Alex Osuna, above, demonstrates the mechanics of Zwarms, a science-based RTS for mobile devices.
Game developers from around the Valley shared their work with the community Sunday night at an indie game showcase in Scottsdale.
Game CoLab hosted the event, Made in Phoenix 2: Indie Game Demo Day, as part of the Phoenix Film Festival.
The purpose of the event was to give the public a chance to “check out and support the hard work local video game developers have been up to,” according to a Game CoLab email.
“It’s a community thing,” said Ben Ruiz of Phoenix-based Team Colorblind. “I like setting up and talking to people. I do the local stuff because it’s fun.”
Ruiz attended the event to demo Aztez, a hybrid real-time strategy and fighting game set in the Aztec empire. The game tasks the player with managing an empire while handling uprisings and other challenges through fighting sequences, Ruiz said.
The game’s strategy element is similar to Risk, he added, but “instead of resolving a conflict with a dice roll you resolve it with these real-time fights.”
The game features randomized elements, more than 20 enemy types and various encounter types.
Ruiz and Matthew Wegner make up Team Colorblind and have been working on the game for around two years full-time, Ruiz said. He expects to release Aztez this year on Steam, Xbox One, PS4, Wii U and Vita.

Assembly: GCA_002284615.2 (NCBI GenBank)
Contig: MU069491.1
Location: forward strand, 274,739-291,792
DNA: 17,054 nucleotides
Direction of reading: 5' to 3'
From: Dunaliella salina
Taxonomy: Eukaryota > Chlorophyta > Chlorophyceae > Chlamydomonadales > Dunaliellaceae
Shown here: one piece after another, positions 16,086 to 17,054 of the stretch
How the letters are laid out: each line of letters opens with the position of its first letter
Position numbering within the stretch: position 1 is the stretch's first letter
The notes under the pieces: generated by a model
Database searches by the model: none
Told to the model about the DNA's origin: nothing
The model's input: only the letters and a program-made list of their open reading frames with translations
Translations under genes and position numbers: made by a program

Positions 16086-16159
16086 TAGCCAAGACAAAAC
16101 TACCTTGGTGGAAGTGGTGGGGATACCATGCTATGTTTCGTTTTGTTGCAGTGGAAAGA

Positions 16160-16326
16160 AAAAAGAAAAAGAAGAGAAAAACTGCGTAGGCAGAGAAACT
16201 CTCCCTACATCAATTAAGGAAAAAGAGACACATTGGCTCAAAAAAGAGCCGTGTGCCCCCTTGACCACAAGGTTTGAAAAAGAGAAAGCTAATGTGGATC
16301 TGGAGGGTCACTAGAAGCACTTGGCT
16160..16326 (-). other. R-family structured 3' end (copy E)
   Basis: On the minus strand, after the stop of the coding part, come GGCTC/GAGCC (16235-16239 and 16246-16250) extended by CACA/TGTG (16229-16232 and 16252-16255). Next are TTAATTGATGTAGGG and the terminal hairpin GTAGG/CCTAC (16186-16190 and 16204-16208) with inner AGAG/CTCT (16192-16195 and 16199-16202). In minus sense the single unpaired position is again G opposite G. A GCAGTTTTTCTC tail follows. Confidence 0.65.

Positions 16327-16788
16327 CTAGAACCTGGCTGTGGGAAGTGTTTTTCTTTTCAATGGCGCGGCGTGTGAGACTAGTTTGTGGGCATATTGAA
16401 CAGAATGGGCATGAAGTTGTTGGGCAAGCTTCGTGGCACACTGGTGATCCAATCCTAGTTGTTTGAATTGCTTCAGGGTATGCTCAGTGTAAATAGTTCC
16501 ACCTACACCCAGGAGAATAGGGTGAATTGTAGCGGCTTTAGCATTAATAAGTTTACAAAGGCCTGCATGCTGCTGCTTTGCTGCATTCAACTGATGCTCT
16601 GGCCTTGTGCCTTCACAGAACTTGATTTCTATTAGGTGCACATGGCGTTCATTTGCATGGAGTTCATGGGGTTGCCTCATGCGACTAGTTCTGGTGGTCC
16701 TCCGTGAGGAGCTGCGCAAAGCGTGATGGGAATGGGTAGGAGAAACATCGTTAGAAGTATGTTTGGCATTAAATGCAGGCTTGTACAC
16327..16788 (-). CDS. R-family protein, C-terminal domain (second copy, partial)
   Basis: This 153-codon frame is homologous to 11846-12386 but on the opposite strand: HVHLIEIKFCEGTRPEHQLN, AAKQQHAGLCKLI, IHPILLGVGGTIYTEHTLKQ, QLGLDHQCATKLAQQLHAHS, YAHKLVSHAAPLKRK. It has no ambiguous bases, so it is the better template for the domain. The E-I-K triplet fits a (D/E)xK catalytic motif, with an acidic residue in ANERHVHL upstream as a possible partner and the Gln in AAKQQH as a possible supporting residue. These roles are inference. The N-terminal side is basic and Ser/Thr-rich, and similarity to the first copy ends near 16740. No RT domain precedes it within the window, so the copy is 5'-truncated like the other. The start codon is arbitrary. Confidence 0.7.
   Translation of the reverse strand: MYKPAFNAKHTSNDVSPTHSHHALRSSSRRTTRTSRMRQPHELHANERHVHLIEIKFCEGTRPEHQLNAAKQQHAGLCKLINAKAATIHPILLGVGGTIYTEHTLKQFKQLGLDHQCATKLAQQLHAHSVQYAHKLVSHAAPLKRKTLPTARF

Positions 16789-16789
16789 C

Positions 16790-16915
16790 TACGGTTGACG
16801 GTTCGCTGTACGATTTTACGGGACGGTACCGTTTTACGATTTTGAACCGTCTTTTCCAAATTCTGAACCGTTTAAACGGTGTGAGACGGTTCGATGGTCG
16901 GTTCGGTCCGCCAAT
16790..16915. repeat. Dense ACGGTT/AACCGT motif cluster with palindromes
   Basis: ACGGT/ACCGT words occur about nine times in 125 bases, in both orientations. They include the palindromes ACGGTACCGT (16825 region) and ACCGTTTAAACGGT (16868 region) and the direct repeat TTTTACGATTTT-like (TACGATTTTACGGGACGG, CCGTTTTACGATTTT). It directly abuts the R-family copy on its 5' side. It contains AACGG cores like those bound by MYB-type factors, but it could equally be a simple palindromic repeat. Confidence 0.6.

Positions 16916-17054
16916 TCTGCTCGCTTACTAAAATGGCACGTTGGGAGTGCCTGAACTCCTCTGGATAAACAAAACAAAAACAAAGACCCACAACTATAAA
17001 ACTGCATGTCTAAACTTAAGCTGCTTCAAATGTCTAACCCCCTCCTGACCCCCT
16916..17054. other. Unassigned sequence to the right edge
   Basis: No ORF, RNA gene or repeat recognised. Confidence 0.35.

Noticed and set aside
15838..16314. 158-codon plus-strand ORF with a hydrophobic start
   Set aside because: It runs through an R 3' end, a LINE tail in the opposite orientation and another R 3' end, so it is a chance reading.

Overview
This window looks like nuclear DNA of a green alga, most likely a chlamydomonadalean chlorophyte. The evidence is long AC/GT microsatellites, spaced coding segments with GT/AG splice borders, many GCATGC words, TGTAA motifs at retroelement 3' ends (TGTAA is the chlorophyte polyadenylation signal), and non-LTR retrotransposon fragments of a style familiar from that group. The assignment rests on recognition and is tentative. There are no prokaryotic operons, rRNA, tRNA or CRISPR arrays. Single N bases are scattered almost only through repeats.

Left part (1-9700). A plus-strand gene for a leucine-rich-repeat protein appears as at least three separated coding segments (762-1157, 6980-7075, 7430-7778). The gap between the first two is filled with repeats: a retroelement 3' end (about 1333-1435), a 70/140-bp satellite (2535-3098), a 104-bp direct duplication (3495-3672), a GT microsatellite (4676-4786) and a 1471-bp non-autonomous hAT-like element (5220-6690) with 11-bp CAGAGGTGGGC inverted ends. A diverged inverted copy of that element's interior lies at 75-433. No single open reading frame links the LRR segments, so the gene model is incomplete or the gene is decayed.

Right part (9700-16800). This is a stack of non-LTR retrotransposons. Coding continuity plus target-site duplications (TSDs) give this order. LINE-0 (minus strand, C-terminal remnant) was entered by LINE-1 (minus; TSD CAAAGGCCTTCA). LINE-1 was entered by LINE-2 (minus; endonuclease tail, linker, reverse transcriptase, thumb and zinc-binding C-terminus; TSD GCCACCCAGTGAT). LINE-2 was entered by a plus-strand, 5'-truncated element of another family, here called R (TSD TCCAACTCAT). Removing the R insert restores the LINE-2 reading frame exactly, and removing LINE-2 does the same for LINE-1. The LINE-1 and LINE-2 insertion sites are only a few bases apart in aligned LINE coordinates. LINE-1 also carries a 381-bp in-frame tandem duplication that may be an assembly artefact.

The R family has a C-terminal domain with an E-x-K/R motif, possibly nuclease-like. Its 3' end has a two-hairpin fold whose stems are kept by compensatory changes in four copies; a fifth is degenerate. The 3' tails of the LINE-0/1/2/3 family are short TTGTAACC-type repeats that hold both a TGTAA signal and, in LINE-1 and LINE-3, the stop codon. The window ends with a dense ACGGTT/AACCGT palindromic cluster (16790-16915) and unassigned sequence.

Another developer who brought a game to the event was Alex Osuna. He showcased Zwarms, a biology-based real-time strategy game for mobile devices.
Zwarms features gameplay inspired by cellular biology and team building similar to Pokemon games, Osuna said.
The player builds a group of units and controls them using different finger swipes to traverse the map and consume other cells, Osuna said.
Each cell has certain traits that allow it to combat opponents. For example, one type of cell in Osuna’s group spit out hydrogen peroxide to disinfect and destroy enemies.
Osuna said he researched the biology behind the game for about four months before starting work on Zwarms.
“I’m using what the cells actually have in them,” Osuna said. “And that’s a theoretically plausible mutation.”
Zwarms is still in development but Osuna expects to release it for mobile devices within the next few months
Another game on display was Boring Man by Kevin “Spasman”. Boring Man as described on its website features “online tactical stickman combat.”
Kevin said he developed the game as a fast-paced shooter to play with friends. Boring Man includes more than 50 weapons, multiple game modes, power ups and a map editor.
He regularly hosts a server for the game and has played with people from around the world, he said.
Kevin decided to participate in the game demo day to share Boring Man with local gamers.
“I’m usually pretty recluse with my projects, but my friends and I get lost for hours playing this so I figured I’d share it with the world,” he said.
Boring Man is available for download on Kevin’s website.